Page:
The economy of Saint Kitts and Nevis is the smallest in the world, with a nominal GDP of US$1.2 billion as of 2020. It is an emerging economy that has seen steady growth over the past few decades, fueled by reforms to create a more open and business-friendly environment. Saint Kitts and Nevis’ main economic sectors are tourism, manufacturing, financial services and agriculture.
Tourism accounts for around 36% to GDP and employs around 19% of the workforce; it is mainly concentrated on cruise ship visits as well as ecotourism activities in national parks such as St. Kitts National Park. Manufacturing accounts for around 10% to GDP and employs around 5% of the workforce; it includes food processing, furniture manufacturing and construction materials manufacturing. Financial services account for around 15% to GDP and employ around 8% of the workforce; it includes banking services (9%) & insurance (6%). Agriculture accounts for around 2% to GDP and employs over 10% of the workforce; it is mainly concentrated on sugar cane production as well as plantain & banana production.
According to cheeroutdoor, Saint Kitts and Nevis has undertaken several reforms to attract foreign investment into key industries such as technology, tourism, agribusiness and financial services; these include tax incentives provided by the government to foreign investors as well as improved infrastructure to facilitate transportation between major cities in Saint Kitts & Nevis. In addition, Saint Kitts & Nevis has also opened up its markets by joining several global trade agreements such as CARICOM since 1981.
The business policy of Saint Kitts and Nevis, abbreviated as SKN by abbreviationfinder.org, aimed to make the country less dependent on sugar through a commitment to light industry and tourism. Agriculture is an important trade route. Sugar has traditionally been the most important sales product from agriculture. In recent years, the authorities have worked to differentiate agricultural production. Coconuts, cotton, yams, sweet potatoes, onions, peppers, peanuts (peanuts), bananas, etc. are now being cultivated. Fishing has become increasingly important. In addition to the sugar industry (raw sugar, ethanol), electrical components, food, beer and other beverages are manufactured.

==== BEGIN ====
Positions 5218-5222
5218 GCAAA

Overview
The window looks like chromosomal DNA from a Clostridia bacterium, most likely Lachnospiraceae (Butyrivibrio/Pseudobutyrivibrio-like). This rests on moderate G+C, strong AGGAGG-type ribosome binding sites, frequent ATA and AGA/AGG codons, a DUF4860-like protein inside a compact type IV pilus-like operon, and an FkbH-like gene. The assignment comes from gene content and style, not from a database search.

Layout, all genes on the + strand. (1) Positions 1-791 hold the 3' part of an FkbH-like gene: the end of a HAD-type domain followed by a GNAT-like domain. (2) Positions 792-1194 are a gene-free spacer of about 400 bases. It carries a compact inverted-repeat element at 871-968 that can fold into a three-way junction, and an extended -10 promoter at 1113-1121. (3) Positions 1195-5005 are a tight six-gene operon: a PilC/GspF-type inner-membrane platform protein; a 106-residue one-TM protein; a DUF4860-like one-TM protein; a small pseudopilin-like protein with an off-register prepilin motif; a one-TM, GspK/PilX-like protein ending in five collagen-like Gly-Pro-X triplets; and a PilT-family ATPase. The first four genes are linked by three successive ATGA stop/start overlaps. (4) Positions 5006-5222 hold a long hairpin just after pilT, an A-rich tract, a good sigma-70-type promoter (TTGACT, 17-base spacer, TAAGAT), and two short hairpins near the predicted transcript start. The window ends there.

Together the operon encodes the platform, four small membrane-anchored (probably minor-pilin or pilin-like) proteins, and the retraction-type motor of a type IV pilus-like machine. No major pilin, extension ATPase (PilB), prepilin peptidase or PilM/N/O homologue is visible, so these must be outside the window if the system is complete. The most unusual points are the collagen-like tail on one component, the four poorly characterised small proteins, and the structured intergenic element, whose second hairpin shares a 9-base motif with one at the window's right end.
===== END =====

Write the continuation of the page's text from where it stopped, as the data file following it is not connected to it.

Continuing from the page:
Note: the capital city of Saint Kitts and Nevis is Basseterre (in Saint Kitts, with suburbs) with a population of 14,100 (2014). Other major cities include Charlestown (on Nevis) with a population of 2,200 (2011).
The tourism industry is growing, and has become very important for the country’s economy in recent years. A significant part of the tourists come with cruise ships.
According to COUNTRYAAH, Saint Kitts and Nevis have deficits both in the trade and balance of payments with abroad. Main export goods are machinery, food and electronics. Main import goods are machinery, foodstuffs and fuel. The United States is the most important trading partner. Otherwise, Ukraine, Canada, the United Kingdom and Trinidad and Tobago.
Transport and Communications
There is a small railway at Saint Kitts adjacent to the sugar industry. The deep water port in Basseterre is the country’s import and export port. Traffic between the islands is provided by a public boat service. International Airport at Basseterre, a smaller airport in Nevis provides some air traffic to the surrounding islands.